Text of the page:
Mycorrhizas alter nitrogen acquisition by the terrestrial orchid Cymbidium goeringii

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Abstract

Background and Aims

Orchid mycorrhizas exhibit a unique type of mycorrhizal symbiosis that occurs between fungi and plants of the family Orchidaceae. In general, the roots of orchids are typically coarse compared with those of other plant species, leading to a considerably low surface area to volume ratio. As a result, orchids are often ill-adapted for direct nutrient acquisition from the soil and so mycorrhizal assocaitions are important. However, the role of the fungal partners in the acquisition of inorganic and organic N by terrestrial orchids has yet to be clarified.

Methods

Inorganic and amino acid N uptake by non-mycorrhizal and mycorrhizal Cymbidium goeringii seedlings, which were grown in pots in a greenhouse, was investigated using a 15N-labelling technique in which the tracer was injected at two different soil depths, 2·5 cm or 7·5 cm. Mycorrhizal C. goeringii seedlings were obtained by inoculation with three different mycorrhizal strains isolated from the roots of wild terrestrial orchids (two C. goeringii and one C. sinense).

Key Results

Non-mycorrhizal C. goeringii primarily took up NO3− from tracers injected at 2·5-cm soil depth, whereas C. goeringii inoculated with all three mycorrhiza primarily took up NH4+ injected at the same depth. Inoculation of the mycorrhizal strain MLX102 (isolated from adult C. sinense) on C. goeringii roots only significantly increased the below-ground biomass of the C. goeringii; however, it enhanced 15NH4+ uptake by C. goeringii at 2·5-cm soil depth. Compared to the uptake of tracers injected at 2·5-cm soil depth, the MLX102 fungal strain strongly enhanced glycine-N uptake by C. goeringii from tracers injected at 7·5-cm soil depth. Cymbidium goeringii inoculated with CLB113 and MLX102 fungal strains demonstrated a similar N uptake pattern to tracers injected at 2·5-cm soil depth.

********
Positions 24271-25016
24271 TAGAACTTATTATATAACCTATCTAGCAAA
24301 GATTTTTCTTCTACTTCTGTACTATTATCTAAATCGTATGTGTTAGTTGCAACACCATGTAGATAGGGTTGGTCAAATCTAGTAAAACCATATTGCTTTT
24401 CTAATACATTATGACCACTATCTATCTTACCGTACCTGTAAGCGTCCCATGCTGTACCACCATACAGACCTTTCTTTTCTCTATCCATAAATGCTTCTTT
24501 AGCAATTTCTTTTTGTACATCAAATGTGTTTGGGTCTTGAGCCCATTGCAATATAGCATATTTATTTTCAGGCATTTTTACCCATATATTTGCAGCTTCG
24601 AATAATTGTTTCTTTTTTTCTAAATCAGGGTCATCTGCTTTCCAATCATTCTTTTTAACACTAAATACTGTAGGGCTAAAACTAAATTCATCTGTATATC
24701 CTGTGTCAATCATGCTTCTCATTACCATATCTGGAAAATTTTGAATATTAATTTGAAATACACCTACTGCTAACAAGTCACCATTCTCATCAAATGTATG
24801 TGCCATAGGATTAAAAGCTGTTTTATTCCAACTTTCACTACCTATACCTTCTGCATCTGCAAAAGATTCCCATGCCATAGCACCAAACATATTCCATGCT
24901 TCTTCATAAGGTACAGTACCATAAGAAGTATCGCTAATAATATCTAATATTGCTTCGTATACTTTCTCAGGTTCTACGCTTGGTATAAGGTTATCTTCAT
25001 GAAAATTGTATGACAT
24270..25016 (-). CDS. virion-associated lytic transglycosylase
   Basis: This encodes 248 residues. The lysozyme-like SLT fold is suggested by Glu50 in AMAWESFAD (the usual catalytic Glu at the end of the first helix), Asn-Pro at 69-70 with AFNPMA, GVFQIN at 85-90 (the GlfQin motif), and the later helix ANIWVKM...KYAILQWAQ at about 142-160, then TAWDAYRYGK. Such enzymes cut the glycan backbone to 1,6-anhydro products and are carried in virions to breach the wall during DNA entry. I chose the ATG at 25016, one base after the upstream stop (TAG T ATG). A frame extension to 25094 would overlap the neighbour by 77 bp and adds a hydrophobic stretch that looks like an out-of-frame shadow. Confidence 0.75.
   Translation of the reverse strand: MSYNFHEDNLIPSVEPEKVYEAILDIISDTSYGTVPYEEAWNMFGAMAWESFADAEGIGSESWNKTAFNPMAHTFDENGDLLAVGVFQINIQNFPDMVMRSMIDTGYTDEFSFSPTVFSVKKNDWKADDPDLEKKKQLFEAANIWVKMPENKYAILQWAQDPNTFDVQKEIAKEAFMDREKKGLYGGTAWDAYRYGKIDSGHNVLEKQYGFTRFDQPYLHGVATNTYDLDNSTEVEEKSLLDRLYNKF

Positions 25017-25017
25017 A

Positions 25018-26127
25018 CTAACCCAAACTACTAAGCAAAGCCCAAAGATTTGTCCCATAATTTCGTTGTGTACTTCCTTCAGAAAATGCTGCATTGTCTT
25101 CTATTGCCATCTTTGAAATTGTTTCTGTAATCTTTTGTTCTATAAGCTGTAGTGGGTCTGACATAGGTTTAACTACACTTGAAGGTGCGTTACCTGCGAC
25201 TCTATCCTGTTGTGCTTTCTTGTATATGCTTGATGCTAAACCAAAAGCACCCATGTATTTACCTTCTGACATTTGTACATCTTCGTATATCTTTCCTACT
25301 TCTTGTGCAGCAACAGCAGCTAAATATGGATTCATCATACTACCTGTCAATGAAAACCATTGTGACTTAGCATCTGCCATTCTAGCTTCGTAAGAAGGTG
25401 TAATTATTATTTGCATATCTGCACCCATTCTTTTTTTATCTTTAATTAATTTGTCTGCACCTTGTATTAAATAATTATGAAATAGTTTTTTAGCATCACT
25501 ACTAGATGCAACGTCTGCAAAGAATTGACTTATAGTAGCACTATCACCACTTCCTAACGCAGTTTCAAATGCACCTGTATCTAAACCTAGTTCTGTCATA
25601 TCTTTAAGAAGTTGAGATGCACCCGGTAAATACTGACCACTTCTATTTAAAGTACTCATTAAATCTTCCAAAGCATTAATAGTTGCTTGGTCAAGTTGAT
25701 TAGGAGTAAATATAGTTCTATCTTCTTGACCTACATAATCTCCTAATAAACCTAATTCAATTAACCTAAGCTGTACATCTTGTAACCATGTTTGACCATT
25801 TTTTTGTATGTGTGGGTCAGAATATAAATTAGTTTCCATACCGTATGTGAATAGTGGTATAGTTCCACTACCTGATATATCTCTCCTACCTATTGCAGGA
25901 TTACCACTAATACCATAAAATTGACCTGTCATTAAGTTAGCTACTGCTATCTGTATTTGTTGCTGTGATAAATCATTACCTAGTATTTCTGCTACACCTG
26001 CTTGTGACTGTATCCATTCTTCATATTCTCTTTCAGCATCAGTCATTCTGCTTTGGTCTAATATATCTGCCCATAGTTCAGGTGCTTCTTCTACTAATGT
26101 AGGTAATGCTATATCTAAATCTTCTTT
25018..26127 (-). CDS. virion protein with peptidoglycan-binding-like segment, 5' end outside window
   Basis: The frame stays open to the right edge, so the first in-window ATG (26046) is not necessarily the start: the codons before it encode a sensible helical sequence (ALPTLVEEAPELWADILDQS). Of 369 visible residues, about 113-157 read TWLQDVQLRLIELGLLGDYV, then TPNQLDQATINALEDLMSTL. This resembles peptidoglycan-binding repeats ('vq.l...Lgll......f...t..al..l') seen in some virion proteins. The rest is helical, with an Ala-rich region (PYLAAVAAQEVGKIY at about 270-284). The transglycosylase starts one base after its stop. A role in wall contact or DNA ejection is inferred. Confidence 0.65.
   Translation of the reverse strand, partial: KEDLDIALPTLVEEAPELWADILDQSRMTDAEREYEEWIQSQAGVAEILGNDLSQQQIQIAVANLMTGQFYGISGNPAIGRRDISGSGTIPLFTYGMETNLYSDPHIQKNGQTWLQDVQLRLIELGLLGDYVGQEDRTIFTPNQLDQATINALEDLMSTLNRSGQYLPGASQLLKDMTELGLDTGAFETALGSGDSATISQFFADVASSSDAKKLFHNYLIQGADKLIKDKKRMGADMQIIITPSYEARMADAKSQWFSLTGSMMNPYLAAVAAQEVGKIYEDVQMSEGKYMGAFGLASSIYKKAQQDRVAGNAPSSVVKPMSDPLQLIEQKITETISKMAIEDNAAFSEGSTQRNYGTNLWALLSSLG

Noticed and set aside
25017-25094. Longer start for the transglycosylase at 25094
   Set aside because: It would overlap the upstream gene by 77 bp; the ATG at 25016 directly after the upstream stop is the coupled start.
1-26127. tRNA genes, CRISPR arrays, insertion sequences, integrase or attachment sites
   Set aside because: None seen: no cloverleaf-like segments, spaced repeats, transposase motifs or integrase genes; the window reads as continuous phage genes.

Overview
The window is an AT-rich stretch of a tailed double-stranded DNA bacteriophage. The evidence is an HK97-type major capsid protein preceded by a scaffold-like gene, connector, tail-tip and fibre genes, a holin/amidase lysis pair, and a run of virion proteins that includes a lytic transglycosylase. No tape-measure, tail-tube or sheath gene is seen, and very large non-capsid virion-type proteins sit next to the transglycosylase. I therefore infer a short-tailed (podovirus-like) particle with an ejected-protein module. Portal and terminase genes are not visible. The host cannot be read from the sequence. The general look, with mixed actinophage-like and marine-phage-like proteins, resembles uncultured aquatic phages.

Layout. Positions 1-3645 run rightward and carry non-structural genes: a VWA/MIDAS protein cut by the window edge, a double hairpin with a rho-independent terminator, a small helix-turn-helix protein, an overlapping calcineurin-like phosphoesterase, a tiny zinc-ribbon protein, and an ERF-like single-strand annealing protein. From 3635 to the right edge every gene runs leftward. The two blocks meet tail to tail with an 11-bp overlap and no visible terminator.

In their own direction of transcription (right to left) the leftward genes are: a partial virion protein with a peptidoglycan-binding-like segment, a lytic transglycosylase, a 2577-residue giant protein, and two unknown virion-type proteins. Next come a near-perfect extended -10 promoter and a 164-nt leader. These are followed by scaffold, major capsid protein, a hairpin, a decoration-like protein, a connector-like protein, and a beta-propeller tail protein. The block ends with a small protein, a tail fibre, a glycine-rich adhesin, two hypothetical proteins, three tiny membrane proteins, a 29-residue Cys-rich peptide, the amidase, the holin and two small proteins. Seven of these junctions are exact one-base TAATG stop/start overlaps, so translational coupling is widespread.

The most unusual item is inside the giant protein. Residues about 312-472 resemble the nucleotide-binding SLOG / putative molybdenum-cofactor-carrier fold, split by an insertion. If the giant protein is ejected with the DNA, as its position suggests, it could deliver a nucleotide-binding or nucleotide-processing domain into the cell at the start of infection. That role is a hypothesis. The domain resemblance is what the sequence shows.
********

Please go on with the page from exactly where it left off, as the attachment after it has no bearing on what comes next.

Conclusions

These findings demonstrate that mycorrhizal fungi are able to switch the primary N source uptake of a terrestrial orchid, in this case C. goeringii, from NO3− to NH4+. The reasons for variation in N uptake in the different soil layers may be due to possible differentiation in the mycorrhizal hyphae of the C. goeringii fungal partner.

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